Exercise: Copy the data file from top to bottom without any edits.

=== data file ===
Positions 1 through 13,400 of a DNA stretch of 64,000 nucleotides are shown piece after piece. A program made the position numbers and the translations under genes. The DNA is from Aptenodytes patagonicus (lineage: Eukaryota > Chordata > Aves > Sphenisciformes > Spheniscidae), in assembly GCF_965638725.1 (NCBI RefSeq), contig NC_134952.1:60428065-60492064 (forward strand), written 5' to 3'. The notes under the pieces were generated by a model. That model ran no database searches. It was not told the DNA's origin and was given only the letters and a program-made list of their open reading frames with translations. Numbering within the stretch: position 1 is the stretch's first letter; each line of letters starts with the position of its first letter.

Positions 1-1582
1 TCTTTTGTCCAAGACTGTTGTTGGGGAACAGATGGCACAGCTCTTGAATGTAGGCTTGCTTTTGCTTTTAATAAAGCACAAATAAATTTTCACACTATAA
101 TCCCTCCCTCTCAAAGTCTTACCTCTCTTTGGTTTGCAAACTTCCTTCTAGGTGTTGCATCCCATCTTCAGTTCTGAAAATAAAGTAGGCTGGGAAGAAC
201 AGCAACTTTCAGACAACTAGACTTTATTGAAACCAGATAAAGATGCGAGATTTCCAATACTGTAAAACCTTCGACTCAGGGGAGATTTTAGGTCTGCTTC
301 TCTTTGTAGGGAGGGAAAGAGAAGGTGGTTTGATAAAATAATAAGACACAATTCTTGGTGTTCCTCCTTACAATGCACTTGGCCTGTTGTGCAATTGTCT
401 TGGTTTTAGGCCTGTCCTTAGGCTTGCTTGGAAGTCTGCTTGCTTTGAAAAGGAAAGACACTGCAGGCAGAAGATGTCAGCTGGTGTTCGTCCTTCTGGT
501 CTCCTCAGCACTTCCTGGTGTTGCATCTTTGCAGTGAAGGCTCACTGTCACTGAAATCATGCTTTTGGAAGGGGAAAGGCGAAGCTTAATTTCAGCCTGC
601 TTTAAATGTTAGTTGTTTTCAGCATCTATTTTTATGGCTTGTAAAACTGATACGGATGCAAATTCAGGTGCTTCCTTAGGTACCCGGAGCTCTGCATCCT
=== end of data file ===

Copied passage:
Positions 1 through 13,400 of a DNA stretch of 64,000 nucleotides are shown piece after piece. A program made the position numbers and the translations under genes. The DNA is from Aptenodytes patagonicus (lineage: Eukaryota > Chordata > Aves > Sphenisciformes > Spheniscidae), in assembly GCF_965638725.1 (NCBI RefSeq), contig NC_134952.1:60428065-60492064 (forward strand), written 5' to 3'. The notes under the pieces were generated by a model. That model ran no database searches. It was not told the DNA's origin and was given only the letters and a program-made list of their open reading frames with translations. Numbering within the stretch: position 1 is the stretch's first letter; each line of letters starts with the position of its first letter.

Positions 1-1582
1 TCTTTTGTCCAAGACTGTTGTTGGGGAACAGATGGCACAGCTCTTGAATGTAGGCTTGCTTTTGCTTTTAATAAAGCACAAATAAATTTTCACACTATAA
101 TCCCTCCCTCTCAAAGTCTTACCTCTCTTTGGTTTGCAAACTTCCTTCTAGGTGTTGCATCCCATCTTCAGTTCTGAAAATAAAGTAGGCTGGGAAGAAC
201 AGCAACTTTCAGACAACTAGACTTTATTGAAACCAGATAAAGATGCGAGATTTCCAATACTGTAAAACCTTCGACTCAGGGGAGATTTTAGGTCTGCTTC
301 TCTTTGTAGGGAGGGAAAGAGAAGGTGGTTTGATAAAATAATAAGACACAATTCTTGGTGTTCCTCCTTACAATGCACTTGGCCTGTTGTGCAATTGTCT
401 TGGTTTTAGGCCTGTCCTTAGGCTTGCTTGGAAGTCTGCTTGCTTTGAAAAGGAAAGACACTGCAGGCAGAAGATGTCAGCTGGTGTTCGTCCTTCTGGT
501 CTCCTCAGCACTTCCTGGTGTTGCATCTTTGCAGTGAAGGCTCACTGTCACTGAAATCATGCTTTTGGAAGGGGAAAGGCGAAGCTTAATTTCAGCCTGC
601 TTTAAATGTTAGTTGTTTTCAGCATCTATTTTTATGGCTTGTAAAACTGATACGGATGCAAATTCAGGTGCTTCCTTAGGTACCCGGAGCTCTGCATCCT